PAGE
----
Griffin and fellow assistant coaches Monte Mathis, Mario Ellie and Conner Henry will share the head coaching duties this week in the Southwest Airlines Orlando Pro Summer League. Orlando’s ``Blue’’ squad – the one with Payton, Gordon, Hezonja and Marble – will play Oklahoma City on Monday at 3 p.m. Orlando’s ``White’’ squad – one filled with free agents and D-League players – will play Indiana at 1 p.m. The event is closed to the public because of space limitations, but all games are televised live on NBA TV.

Griffin, who turned 41 years old on Saturday, spent the past five years with the Bulls as an assistant coach, but his start in coaching came under Skiles in Milwaukee from 2008-10. Also, Griffin – a defensive-minded small forward with a high basketball IQ – played for Skiles during two different stints in Chicago (2004-05 and 2006-08).

Griffin is convinced that Skiles’ intensity, teaching abilities and competitiveness will be able to make a big difference on a promising Magic roster that includes Nikola Vucevic, Victor Oladipo, Tobias Harris, Evan Fournier, Payton, Gordon, Marble and Hezonja. Griffin said one of the hallmarks of Skiles’ coaching is his thoroughness when it comes to practice and prepping for opponents.

``Scott believes in practice and that we’re going to be a practice team. We practice hard and smart,’’ Griffin gushed. ``And with Scott, you are going to know your opponent better than your opponent knows you. And he wants you playing together – five guys on the offensive end and five guys on the defensive end. It’s always about a collective effort with him.’’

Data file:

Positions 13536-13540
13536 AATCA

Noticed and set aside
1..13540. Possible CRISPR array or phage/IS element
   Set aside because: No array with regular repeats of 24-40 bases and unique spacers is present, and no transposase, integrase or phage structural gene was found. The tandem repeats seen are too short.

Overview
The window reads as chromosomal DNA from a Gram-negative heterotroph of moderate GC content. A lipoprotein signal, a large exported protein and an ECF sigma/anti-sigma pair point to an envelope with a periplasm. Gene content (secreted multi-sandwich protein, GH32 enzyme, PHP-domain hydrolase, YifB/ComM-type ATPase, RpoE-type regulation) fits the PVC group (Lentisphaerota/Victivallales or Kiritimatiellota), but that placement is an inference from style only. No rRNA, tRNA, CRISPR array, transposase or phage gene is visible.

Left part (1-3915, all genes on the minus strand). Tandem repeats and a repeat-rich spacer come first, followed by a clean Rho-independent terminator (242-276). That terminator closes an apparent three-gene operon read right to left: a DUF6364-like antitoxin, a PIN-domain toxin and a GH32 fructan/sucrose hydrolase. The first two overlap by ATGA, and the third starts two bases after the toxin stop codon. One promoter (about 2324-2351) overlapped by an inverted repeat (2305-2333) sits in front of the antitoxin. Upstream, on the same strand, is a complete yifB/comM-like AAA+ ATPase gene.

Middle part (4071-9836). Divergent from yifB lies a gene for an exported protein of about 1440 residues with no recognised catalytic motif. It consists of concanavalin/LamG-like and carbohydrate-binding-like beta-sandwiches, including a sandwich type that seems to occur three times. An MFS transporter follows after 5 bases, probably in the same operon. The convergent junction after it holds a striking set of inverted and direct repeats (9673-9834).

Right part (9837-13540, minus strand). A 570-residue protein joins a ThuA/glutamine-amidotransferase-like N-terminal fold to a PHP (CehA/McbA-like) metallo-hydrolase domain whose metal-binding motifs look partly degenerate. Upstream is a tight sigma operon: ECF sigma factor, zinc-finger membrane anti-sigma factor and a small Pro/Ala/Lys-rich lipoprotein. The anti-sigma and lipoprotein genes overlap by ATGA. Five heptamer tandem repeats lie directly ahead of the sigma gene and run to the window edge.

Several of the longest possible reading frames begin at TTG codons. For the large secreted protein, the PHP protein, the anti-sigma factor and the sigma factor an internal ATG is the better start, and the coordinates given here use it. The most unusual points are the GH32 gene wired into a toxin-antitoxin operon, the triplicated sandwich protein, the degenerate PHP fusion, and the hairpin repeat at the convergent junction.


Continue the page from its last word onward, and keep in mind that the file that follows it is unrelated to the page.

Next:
Skiles, who was hired by the Magic on May 29, has a track record of not only making a difference in previous coaching stops with Phoenix, Chicago and Milwaukee, but having instant levels of success. In Phoenix, he took over early in the 1999 season and led the Suns to a first-round upset of the defending champion San Antonio Spurs in the 2000 playoffs. In his first full season in Chicago, the Bulls posted a 17-win improvement from 2002-03 (30 victories) to 2004-05 (47 victories). And in Milwaukee, the Bucks showed an eight-win improvement from 2007-08 to ’08-09. And in 2009-10, Milwaukee posted its first winning season (46-36) in seven years under Skiles, who finished second in the NBA’s Coach of the Year voting.

Griffin thinks that Skiles could possibly pull off the same thing in Orlando, where the Magic have won just 20, 23 and 25 games while rebuilding the roster with young and talented players. Griffin said Skiles will demand that the Magic play hard every night – something that usually leads to a handful of extra victories during the NBA’s marathon-like 82-game regular season.

``Scott teaches the little things, the attention to detail, the correct body position,’’ Griffin said. ``And the biggest thing is that you have to play hard for Scott. Sometimes in the NBA, that’s a skill in itself. NBA players, sometimes, have a reputation for turning it on and off. But when you play for Scott, you have to always be on when it comes to hard work and playing hard. If not, you’ll probably be sitting on the bench next to me.’’